Missing Values

Sometimes we cannot obtain a data value for each case. Values are lost, experiments are ruined, respondents don’t respond, observations are not observed, records are not recorded, and so on. You can indicate a missing data value in a quantitative variable with a blank or with any non-numeric characters. Any data value that isn’t a valid number is treated as a missing value by any operation that requires numbers. Thus you can label missing values with information about the cause of the omission (e.g. “bad point” or “Holiday”)

Monetary unit symbols ($, £, ¥, €) and commas separating thousands digits are not considered non-numeric and are read correctly. Percent (%) and cents (¢) symbols following a number indicate that it should be divided by 100 before being used in calculations. Data Desk also correctly interprets numbers when your computer is set to the European standard of separating thousands with a “.” and decimals with “,” .

Sometimes it is useful to mark a case as missing temporarily to remove it from an analysis. One easy way to do so is to place a non=numeric character in front of the case value. A

“*” makes a good marker that is easy to find and remove when the numeric value is needed again. The data value “*3.4” is treated as missing, but preserves its original numeric value for later reference. To mark a case without making it missing, use a money symbol.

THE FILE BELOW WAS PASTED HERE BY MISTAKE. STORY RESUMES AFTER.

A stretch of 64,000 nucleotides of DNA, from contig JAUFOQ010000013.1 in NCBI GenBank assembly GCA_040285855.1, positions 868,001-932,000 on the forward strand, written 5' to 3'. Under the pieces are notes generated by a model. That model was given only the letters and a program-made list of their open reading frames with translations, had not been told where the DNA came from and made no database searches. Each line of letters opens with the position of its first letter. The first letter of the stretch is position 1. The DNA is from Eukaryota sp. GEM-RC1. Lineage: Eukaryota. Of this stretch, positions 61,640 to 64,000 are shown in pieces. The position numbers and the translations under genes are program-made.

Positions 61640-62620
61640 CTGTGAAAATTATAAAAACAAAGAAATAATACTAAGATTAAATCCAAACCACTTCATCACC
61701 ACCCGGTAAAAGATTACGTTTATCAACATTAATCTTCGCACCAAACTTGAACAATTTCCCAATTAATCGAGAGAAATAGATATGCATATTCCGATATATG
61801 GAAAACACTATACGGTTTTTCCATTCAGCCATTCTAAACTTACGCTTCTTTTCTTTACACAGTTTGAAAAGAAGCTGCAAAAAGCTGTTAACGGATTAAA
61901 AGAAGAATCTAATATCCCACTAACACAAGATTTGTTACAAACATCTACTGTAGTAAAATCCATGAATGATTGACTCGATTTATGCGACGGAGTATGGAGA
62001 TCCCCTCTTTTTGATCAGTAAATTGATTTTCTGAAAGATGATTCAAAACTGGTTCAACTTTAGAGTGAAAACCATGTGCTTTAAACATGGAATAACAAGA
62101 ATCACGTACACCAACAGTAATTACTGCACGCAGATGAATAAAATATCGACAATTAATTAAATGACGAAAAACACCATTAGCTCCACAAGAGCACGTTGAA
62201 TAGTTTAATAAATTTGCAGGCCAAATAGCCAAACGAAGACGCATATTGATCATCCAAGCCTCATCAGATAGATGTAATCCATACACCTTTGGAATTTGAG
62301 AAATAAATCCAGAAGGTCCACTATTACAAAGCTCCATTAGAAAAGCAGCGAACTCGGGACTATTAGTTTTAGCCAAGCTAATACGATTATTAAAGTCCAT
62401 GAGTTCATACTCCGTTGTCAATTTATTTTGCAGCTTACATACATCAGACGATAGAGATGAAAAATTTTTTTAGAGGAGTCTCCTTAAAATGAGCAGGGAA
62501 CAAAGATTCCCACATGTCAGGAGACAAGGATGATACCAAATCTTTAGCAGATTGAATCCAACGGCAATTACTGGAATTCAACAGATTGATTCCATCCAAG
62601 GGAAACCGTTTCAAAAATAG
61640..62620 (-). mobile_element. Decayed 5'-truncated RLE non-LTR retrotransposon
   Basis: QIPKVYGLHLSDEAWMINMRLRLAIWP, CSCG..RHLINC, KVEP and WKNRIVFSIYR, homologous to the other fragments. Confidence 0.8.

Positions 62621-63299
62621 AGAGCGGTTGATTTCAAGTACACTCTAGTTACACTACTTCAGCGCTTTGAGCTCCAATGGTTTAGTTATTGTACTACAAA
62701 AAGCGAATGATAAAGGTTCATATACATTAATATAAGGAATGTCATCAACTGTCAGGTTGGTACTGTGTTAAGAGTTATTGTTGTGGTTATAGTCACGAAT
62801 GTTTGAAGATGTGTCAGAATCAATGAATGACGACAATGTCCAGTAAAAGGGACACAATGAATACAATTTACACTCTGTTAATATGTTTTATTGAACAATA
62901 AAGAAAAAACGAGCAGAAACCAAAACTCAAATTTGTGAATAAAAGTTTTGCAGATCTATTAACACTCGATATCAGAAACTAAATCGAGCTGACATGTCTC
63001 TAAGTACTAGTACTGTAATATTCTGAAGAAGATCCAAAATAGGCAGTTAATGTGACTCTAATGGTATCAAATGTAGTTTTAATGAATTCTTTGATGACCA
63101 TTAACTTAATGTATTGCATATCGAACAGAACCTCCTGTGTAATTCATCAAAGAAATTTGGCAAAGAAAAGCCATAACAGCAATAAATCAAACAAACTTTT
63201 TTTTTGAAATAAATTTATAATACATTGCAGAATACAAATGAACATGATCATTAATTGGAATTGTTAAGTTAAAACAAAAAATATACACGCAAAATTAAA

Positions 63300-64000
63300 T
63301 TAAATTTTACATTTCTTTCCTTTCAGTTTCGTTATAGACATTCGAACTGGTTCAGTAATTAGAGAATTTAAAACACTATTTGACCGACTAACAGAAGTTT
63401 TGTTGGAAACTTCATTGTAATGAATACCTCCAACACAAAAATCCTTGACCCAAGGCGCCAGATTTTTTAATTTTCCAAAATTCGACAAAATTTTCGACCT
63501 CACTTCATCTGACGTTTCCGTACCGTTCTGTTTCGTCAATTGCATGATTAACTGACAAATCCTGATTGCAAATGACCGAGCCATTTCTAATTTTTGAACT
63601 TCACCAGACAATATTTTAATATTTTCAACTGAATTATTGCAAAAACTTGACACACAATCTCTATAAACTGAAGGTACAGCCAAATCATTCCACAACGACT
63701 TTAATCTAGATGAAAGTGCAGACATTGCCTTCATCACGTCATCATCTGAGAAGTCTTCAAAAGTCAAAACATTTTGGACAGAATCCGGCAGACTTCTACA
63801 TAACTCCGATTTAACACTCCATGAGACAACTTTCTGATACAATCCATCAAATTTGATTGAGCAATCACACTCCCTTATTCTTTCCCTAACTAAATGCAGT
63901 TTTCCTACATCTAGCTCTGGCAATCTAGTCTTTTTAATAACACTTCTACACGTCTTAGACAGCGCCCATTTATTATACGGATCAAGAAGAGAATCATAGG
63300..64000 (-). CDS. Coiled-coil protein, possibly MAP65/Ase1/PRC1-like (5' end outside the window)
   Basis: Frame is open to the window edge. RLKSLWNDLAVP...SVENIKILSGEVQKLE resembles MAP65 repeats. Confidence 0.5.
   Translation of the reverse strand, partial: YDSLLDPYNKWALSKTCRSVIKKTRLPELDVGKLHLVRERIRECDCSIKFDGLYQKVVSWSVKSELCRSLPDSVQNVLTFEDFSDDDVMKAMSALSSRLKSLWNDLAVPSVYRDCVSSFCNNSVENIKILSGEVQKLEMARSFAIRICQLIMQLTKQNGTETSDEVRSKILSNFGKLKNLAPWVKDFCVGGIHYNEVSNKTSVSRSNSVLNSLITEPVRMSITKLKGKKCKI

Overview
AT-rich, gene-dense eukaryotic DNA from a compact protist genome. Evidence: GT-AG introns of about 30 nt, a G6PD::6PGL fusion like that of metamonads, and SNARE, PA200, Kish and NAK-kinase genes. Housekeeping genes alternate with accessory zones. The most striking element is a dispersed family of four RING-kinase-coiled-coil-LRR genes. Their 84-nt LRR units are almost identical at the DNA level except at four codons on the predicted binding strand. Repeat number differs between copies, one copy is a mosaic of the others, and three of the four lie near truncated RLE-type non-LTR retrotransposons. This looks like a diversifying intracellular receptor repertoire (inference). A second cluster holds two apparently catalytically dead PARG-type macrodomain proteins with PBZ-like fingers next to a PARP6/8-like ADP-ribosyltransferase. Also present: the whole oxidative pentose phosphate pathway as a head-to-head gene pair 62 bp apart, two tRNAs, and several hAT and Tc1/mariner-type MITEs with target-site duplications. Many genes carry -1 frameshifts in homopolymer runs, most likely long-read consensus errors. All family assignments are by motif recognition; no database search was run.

When Data Desk opens a variable that resulted from an internal computation, it displays missing values with the “•” symbol. You can type this symbol as Alt-8 on Windows, or Option-8 on Mac. Data consisting of category or group names is considered missing only if the case is empty or consists of a •.  Otherwise, the text will be considered a category name.

Data Desk represents missing values internally with a construct called a NaN, or “Not a Number”. NaNs also result from calculations that involve missing values, or from calculations that yield a non-numeric result (such as the square root of –1 or the log of 0).